The sharing of information, and the demonstration of the effects of the actions in the story on the characters within it, brings your readers into your world and allows them to see themselves inhabiting your world. Stories allow you to show how and why what you do matters to people.

So, how do you tell stories that engage your customers?

Give life to your messages – prove them with storytelling

Start by checking your key message set. What is it you do that makes your customers' or clients' lives better? Work out what stories you can tell that bring your messages to life – how did you do 'xyz' and what was the result? Better yet, what stories can your clients tell about the value of your offering? How did it make them feel? Your audience wants stories from real people. Give it to them.

Be authentic

We're living in an age of authenticity where people can sniff BS a mile away so the story needs to feel real in order to bring your brand to life and engage with your audiences. This means speaking to your customers, interview them, understand their needs and how your product or service addresses those needs. Then relinquish a little bit of control and let them tell their story in their own words, warts and all.

Create a simple social storytelling template

Each client is going to have their own unique story to tell but there are some universal questions to ask to unearth it. Start with: "Tell me the story behind how you came to use 'company/product/service xyz'". How does 'product/service xyz' make your life easier? The list goes on.

No doubt your organisation is helping people in a myriad of ways so it's about creating a platform to tell those stories and the value your clients get from their interactions with you. As you begin to better understand your client base through these interactions clear themes will emerge that can guide your storytelling approach.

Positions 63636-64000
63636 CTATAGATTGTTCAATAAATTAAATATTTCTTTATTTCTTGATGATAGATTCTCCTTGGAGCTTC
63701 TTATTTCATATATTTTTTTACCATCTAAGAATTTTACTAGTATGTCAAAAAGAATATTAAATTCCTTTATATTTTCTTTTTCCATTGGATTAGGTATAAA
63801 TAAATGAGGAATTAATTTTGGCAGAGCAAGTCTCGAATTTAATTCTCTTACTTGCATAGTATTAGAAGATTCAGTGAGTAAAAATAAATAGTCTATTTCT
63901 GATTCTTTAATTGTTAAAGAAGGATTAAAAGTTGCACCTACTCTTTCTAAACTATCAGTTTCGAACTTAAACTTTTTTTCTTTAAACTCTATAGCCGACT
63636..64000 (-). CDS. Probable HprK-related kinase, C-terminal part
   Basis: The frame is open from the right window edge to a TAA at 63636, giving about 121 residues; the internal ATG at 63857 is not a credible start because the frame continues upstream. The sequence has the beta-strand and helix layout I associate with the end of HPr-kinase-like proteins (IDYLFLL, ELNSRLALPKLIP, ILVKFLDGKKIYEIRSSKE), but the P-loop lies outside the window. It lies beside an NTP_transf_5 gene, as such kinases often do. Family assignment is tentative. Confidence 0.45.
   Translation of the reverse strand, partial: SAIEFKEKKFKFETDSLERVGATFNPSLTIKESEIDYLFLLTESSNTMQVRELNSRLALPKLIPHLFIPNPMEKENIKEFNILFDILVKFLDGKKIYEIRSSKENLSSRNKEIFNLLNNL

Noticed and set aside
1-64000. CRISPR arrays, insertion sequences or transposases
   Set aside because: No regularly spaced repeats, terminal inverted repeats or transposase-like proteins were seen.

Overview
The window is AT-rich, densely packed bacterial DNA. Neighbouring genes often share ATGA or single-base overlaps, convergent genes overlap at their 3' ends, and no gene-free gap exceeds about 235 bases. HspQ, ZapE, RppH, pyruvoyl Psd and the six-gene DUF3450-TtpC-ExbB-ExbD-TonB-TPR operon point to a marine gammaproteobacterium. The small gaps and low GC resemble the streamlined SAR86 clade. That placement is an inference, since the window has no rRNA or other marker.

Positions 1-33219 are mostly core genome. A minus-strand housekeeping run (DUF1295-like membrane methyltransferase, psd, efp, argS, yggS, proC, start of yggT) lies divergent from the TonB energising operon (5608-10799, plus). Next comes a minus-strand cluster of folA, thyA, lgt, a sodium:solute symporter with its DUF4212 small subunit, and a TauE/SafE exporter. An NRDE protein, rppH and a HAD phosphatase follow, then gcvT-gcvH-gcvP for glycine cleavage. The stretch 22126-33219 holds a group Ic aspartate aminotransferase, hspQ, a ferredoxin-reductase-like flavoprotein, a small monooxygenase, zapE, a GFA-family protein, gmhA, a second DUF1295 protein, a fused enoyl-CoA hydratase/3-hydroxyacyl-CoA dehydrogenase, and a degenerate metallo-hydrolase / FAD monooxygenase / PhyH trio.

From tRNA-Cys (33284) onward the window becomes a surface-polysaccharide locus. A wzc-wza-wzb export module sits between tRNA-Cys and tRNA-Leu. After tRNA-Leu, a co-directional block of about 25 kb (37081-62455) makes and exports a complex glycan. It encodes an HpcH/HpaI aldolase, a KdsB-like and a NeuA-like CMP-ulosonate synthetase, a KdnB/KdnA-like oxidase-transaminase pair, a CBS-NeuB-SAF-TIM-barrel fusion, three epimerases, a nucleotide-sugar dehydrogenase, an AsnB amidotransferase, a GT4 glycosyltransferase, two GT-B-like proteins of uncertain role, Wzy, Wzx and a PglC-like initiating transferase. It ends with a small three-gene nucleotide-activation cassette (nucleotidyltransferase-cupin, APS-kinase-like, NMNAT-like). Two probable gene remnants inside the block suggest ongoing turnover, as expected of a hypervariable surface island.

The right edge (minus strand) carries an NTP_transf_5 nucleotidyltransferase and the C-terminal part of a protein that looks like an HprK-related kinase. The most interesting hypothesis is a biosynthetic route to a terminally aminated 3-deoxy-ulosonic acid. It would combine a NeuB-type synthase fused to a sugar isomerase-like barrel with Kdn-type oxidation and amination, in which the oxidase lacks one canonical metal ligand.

Create a year-long calendar of stories

The information you garner from interviewing your clients can then guide your marketing efforts to ensure your communications are integrated and unified. Build a tapestry of stories that showcase the benefits you bring to your customers and space them out throughout the year. Programming all of your storytelling opportunities into a calendar will ensure you cover the themes you want to on a regular basis.

Widen your social media reach

Make use of the raft of mediums available to you. The stories can be shared across a number of channels (controlled media, earned media and paid media) that include your website, blog posting, social media and media distribution. Create an efficient model that is all about one piece of content used many times – don't just allow your story to sit in one place: use it across as many platforms as are relevant to your customers.

Provide a simple call to action

If you want people to contact you, tell them. Make the pathway clear. A call to action can be a great way to encourage engagement and keep the conversation going.

Get telling!

For more information or for assistance with storytelling, please contact us on 09 950 5304, on LinkedIn or via Twitter @ShapeTheMessage

For more reading:

Forbes - The Science Of Storytelling

Why Storytelling Is Scientifically Proven To Boost Sales

Cut and paste the following into Google: why storytelling is important